We also need to resist the temptation to utilize such techniques as publishing only one side of a story.  When this story spread like wildfire on you tube and activist sites, only the statement made by the Muslim woman was shown in the film clips and the stories.  There is no justification for her behavior as the Qur’an clearly states O believers! Stand out firmly for Allah, as witnesses for the sake of justice, and let not the enmity of a people cause you to turn away from justice. Do justice, for that is akin to piety… Qur’an 5:8.  However, taking her behavior out of context and ignoring the identical behavior on the other side does no one any good.

The tensions in some cases have gone beyond words.  There have been synagogues attacked as well as mosques right here in America.  In my home of St. Louis there have been demonstrations almost every day for the past two weeks.  Thank God we have not seen such open hostility here, but it remains a possibility.  Each of our communities needs to demand of our religious leaders that they make strong statements condemning any such barbaric rhetoric.

Such behavior also has the very real possibility of setting back interfaith dialogue and interfaith relatiionships developed over many years.  It is very easy especially when tensions are high to see such disgusting behavior on the part of individuals as somehow a reflection of all of “those people”.  And, this is a tendency that we must resist.  We cannot allow such incidents to shake the foundations of interfaith dialogue.

As Eboo Patel has pointed out“The basic line I’ve heard from both sides is, “We can’t talk to people we have such fundamental disagreements with.” And so interfaith groups break apart. Friendships between Muslims and Jews are strained. And we revert to shouting our own talking points louder and louder.  But, slowly, it seems that some people are realising that increasing the volume on your own talking points and trying to drown out the other side is not a strategy for getting to a solution.  A senior Jewish American official told me yesterday “Jews and Muslims in America should be modelling positive relationships here, and hoping that pattern offers a way forward over there.”  I emailed with senior officials of the Islamic Society of North America yesterday and they expressed a similar sentiment. In fact, point five of ISNA’s press release on the Gaza situation says the following: “Engage in informed dialogue with other Americans, especially Jewish Americans, so that religious differences do not become a source of civil discord and division ....”  My guess is that the idea of continuing positive engagement with people on the other side is probably gaining ground within Muslim and Jewish organisations, although it’s still very much a minority attitude (inertia is a powerful force). “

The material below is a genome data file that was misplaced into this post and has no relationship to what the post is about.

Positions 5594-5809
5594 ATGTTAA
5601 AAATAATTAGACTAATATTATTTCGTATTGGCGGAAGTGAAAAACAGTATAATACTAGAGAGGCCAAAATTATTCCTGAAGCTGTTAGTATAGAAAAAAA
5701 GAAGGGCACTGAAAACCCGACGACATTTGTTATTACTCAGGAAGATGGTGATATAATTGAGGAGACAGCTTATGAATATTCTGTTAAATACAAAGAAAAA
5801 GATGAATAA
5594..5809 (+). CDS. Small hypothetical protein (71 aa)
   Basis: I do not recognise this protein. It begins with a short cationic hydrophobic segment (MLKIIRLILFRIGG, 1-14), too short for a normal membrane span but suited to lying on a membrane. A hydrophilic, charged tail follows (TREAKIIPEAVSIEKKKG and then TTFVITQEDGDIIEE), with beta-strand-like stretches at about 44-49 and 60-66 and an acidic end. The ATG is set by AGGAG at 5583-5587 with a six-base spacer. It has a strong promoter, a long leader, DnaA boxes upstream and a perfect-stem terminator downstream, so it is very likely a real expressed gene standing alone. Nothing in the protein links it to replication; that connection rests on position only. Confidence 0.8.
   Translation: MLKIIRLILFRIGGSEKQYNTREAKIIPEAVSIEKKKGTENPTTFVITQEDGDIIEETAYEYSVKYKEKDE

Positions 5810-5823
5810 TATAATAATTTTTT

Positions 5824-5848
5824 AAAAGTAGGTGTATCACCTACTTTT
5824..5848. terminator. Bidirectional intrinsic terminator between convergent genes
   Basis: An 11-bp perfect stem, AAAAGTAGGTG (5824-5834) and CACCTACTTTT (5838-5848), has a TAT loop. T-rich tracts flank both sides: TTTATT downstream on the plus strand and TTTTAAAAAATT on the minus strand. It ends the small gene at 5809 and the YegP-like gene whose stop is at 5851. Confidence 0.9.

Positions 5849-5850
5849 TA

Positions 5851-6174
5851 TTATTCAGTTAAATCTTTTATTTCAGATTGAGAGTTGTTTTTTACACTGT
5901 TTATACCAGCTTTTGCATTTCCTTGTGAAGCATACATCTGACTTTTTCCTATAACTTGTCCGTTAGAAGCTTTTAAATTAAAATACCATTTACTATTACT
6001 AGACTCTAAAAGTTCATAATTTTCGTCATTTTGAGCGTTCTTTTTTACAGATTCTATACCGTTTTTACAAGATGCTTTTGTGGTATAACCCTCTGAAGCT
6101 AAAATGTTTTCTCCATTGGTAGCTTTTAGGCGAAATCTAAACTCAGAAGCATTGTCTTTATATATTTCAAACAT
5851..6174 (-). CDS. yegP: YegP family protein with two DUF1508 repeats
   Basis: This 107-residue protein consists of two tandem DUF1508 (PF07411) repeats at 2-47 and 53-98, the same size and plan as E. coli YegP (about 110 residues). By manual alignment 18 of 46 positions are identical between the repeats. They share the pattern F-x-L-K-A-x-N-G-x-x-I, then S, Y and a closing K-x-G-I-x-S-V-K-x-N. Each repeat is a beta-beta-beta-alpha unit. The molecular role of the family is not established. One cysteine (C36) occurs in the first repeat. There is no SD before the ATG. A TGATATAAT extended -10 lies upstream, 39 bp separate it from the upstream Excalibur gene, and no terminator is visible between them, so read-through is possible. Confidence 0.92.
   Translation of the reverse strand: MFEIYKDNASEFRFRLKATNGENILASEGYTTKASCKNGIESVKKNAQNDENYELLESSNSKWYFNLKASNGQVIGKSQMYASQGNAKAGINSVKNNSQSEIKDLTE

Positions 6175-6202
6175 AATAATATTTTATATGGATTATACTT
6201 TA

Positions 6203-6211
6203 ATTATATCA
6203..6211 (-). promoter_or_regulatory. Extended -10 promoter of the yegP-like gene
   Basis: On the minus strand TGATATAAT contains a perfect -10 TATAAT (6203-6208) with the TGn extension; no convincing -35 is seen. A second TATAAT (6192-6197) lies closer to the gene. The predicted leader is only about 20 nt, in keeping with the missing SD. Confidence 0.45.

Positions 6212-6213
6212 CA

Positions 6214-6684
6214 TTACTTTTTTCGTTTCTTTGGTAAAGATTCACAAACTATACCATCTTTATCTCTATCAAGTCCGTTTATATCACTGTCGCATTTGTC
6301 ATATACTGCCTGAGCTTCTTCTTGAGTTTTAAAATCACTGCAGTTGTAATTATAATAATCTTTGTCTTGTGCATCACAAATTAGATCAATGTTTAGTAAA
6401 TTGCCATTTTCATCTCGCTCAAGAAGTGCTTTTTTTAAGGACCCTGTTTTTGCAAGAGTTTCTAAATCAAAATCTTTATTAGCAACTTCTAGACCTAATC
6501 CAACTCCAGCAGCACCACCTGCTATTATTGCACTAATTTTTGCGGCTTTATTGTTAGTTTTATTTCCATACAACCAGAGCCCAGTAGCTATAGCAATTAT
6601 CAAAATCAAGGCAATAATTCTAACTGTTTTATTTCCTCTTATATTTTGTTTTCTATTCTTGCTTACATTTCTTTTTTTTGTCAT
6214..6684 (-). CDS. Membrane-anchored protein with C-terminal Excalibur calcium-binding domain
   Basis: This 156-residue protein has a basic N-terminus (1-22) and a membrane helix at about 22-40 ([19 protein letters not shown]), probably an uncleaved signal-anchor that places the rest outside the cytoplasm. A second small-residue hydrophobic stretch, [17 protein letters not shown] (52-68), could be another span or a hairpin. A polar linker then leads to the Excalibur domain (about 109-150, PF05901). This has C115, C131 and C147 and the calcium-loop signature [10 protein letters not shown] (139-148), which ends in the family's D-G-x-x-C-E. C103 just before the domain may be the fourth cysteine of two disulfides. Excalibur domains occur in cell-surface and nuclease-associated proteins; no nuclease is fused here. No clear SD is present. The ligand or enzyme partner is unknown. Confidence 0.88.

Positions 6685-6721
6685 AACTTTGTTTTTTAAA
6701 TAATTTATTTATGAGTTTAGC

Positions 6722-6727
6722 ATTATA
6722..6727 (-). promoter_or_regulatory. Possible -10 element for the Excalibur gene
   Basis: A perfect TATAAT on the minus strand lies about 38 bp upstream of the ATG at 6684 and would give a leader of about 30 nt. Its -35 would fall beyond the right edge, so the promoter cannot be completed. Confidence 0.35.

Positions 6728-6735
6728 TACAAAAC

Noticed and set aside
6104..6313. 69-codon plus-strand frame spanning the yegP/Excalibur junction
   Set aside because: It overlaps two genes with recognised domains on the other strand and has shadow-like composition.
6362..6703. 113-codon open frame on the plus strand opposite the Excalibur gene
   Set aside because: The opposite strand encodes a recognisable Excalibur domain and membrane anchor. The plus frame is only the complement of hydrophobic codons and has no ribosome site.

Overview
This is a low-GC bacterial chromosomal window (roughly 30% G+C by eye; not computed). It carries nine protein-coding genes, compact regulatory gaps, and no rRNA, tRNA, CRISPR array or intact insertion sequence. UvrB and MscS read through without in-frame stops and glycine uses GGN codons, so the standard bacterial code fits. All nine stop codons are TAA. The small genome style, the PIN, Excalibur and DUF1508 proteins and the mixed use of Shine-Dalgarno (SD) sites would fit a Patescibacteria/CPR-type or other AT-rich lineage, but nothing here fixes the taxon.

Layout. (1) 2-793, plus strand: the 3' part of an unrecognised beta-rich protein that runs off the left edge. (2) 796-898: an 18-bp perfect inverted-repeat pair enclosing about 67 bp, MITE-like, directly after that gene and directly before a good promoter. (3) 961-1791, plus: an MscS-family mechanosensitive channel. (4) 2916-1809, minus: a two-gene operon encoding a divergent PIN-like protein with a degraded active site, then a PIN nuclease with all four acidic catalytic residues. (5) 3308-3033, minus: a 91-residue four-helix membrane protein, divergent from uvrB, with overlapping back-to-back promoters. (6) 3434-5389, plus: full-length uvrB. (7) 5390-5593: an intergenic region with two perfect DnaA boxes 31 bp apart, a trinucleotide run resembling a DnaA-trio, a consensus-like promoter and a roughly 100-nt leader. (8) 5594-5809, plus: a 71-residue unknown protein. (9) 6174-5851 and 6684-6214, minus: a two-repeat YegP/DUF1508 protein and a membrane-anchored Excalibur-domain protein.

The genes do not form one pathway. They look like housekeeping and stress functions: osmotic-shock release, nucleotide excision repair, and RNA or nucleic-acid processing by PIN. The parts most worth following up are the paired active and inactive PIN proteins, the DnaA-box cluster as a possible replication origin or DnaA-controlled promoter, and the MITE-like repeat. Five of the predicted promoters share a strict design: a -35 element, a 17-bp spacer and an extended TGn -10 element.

And Jeff Chandler in Jewish Week points out that: “Indeed, efforts aimed at promoting better relations between the area’s Jewish and Muslim populations are being tested as they haven’t been in years as emotions over Gaza reach a fevered pitch in both communities, according to organizers of those programs.  The conflict has also renewed suggestions by members of both communities that such efforts are “feel-good moments” at best, unlikely to change the gut feelings of participants and, therefore, limited in what they can achieve.”

Metro Detroit religious leaders clearly saw the implications that the current crisis in Gaza could have right here in America when they said:  “Many have joined us in our prayers for working together for peace in the days ahead. May the God of Compassion and Mercy, draw all of us together with bonds of justice and reconciliation.  We recognize that all of the events in the Middle East have local implications. And, we know that our Metropolitan Detroit community longs to hear from its faith leaders—to hear their prayers and their collective call for peace.  The violence in Gaza and elsewhere continues. In our own communities, there is demonizing of each other and too many of our community leaders seem to communicate through news reports and opinion pages of the newspapers rather than engage in any meaningful dialogue in person. We have continued to be involved in such dialogue and strongly encourage others to do the same. We realize, that often what is “not said” can be just as hurtful as what is actually said. Silence at key points in community life can contribute to misunderstanding, bigotry and more violence. We are committed to speaking together for justice and peace when silence is hurtful. We understand the statement that we have signed shows that the interfaith community: is still talking to each other; is praying for a long term solution to the problem in the Middle East; is asking for all to working locally for the collective good and for peace; and, denunciates violence on all sides, without finger-pointing at single side.”